Last week, my 19-year-old daughter bought her first car, a used ?03 Mazda Prot?g?. Although it had winter tires on it, the salesman assured her it would come with summer tires. The tires belonging to the car could not be located so the dealership supplied tires.
After taking delivery, she had the car checked by a mechanic. There were two safety deficiencies, but I was shocked to learn the tires were well over-sized, occasionally rubbing on the fenders! I also noticed there was one brand on the front and another on the rear, and the rears were more than 5 years old, showing signs of cracking.
It went back to the used-car dealership for another set of tires. The plate inside the driver?s door indicates P195/50R16, but P205/45-ZR16 had been installed. I?m made to understand the circumference is the same ? that maybe so, but the tires were made 4207. And they show signs of age-related cracking. I also noticed three tires say ?outer? on the sidewall, one says ?inner?.
Is the tire size an issue? Is one tire mounted in the wrong direction? And, these tires should be replaced ASAP, right?
You describe a pretty nasty safety situation.
Of course these tires must all be replaced ASAP. From what you indicate, the tires are unsafe. When cracking starts, tires are scrap.
There are two issues at play here, the age of the tires and the cracking. When the car had its safety check done for the vehicle transfer, the cracks should have failed the car. Unfortunately in Ontario, the age of the tires is not enough to disqualify them but the cracks should.
The two sizes you mention, the OE size has a diameter of 23.67 inches, the tire they put on the car has a diameter of 23.26 inches. That .41 drop in diameter is not ideal but OK.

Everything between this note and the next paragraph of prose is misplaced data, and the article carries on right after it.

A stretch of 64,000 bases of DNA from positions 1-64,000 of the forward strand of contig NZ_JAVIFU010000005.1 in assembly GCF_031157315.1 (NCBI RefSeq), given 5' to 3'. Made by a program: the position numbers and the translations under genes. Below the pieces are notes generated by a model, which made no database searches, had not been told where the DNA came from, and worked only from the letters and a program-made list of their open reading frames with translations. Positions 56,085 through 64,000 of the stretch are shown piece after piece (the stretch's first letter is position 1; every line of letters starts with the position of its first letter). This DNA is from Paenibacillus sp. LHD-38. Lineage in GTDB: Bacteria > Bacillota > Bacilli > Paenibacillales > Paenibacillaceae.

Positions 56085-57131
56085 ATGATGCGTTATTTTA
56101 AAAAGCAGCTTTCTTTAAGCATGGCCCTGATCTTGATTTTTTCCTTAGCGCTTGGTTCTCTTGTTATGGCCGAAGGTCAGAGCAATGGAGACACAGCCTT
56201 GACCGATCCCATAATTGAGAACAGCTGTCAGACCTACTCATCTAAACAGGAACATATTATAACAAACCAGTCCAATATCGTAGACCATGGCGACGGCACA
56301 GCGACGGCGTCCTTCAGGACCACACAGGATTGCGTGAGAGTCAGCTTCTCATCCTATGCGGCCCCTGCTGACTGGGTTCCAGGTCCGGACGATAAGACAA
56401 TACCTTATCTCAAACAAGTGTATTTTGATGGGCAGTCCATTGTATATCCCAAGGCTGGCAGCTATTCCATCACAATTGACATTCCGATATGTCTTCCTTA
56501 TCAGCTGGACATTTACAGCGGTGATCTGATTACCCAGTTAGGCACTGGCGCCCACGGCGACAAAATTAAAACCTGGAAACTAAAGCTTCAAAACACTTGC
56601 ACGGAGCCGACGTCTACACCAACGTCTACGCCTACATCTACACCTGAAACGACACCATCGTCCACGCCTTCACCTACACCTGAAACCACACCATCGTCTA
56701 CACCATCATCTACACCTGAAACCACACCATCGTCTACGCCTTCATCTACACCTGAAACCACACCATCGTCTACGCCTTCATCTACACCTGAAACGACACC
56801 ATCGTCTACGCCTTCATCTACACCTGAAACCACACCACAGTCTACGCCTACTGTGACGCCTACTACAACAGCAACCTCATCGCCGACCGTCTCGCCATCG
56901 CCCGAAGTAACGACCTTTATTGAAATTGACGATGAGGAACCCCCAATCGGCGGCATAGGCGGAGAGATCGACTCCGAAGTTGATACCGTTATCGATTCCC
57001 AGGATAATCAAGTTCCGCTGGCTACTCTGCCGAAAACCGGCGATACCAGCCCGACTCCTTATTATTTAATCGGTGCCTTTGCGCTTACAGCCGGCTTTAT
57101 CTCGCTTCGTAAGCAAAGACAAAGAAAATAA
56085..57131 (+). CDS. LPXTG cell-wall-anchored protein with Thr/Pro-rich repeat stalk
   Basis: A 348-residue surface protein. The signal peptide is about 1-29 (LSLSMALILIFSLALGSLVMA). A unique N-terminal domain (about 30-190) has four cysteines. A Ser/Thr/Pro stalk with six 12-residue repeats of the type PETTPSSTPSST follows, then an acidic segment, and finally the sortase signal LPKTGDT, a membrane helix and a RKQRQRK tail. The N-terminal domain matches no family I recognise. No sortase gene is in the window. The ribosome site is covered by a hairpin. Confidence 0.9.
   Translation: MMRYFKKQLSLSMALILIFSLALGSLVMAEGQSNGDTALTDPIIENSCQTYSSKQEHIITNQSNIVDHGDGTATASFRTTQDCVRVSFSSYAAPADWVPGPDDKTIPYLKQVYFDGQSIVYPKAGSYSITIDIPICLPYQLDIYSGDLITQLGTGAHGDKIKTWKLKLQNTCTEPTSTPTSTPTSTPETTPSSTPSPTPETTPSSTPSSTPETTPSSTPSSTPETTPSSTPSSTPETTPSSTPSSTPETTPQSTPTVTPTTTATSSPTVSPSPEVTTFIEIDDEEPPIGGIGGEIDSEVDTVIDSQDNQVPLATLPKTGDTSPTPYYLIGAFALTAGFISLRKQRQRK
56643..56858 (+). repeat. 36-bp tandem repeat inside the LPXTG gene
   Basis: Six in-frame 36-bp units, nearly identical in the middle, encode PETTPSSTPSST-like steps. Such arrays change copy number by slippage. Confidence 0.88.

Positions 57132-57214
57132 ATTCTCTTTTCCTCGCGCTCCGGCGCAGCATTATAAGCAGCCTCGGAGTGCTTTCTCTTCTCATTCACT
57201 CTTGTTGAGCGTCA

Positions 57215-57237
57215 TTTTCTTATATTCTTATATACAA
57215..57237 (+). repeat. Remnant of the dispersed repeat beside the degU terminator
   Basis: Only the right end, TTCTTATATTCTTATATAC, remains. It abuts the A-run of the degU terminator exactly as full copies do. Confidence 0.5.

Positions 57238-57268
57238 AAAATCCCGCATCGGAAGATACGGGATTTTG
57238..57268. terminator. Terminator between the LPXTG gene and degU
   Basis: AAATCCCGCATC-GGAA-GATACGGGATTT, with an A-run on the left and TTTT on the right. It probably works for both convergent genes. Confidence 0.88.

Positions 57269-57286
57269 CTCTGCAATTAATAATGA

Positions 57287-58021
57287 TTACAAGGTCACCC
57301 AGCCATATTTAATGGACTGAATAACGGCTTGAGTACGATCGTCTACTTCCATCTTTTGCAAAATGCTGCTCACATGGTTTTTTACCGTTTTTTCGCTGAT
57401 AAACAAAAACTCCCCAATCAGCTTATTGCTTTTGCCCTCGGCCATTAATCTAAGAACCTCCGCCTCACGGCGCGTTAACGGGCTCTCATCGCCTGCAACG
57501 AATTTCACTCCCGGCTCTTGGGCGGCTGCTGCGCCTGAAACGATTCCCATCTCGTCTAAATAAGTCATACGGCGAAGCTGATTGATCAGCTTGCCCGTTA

The problem is the tire they put on the car is half an inch wider, so that?s why it is rubbing. That is not acceptable.
Are you sure the correct wheels are on the car? Normally a tire that is just half an inch wider will not rub, but if the wheel offset is incorrect, rubbing is common.
The one tire that is mounted inside out is not acceptable. Directional or asymmetric tires need to turn the way the factory built them to turn. This is very important for water evacuation on wet roads.
Mixing brands does not disqualify a car from getting a safety certificate but it is a terrible idea. Each end of the car will handle differently in a high-stress emergency manoeuvre. That?s the last thing a new driver needs.
I can?t believe one dealership made that many mistakes, all on one car.
I have a 2009 Pontiac Vibe that is eating tires every 40,000 km. The original tires were Goodyear Eagle RS-A (P215/45R17 87 W). I am thinking of changing the size to: P205/50R17 Goodyear as well, what is your opinion? The reason for the change is because the original is a low profile which is/was a little bumpy.
First of all, don?t change sizes, the difference in aspect ratio is so small it will not be felt in ride quality. However, the 10 mm per tire less width will noticeably reduce cornering grip and braking. So that idea is a nonstarter.
Instead to get better a ride, change the type of tire you are buying. The tire type is also the cause of your low-mileage wear.
The Goodyear RS-A is a ?Sports? tire. That means engineered for grip at the expense of long tread life. It has a treadwear rating of 260. If you go to a ?Touring? class of tire, you will get a better ride and longer tread life.
I would consider: the Michelin Premier A/S (treadwear 640), the Continental TrueContact (treadwear 800), Hankook Ventus S1 (treadwear 500), Goodyear Assurance Fuel Max (treadwear 580), or the Yokohama AVID ENVigor (treadwear 560).
Treadwear ratings are a straightforward arithmetic relationship. A tire that has a treadwear rating of 400 will drive twice as many kilometers as a tire rated at 200, which in turn will last twice as long as a tire rated at 100, and so on.
So switch to a different class of tire not a different size.
Send tire questions to: [email protected] Mail volume prevents personal replies.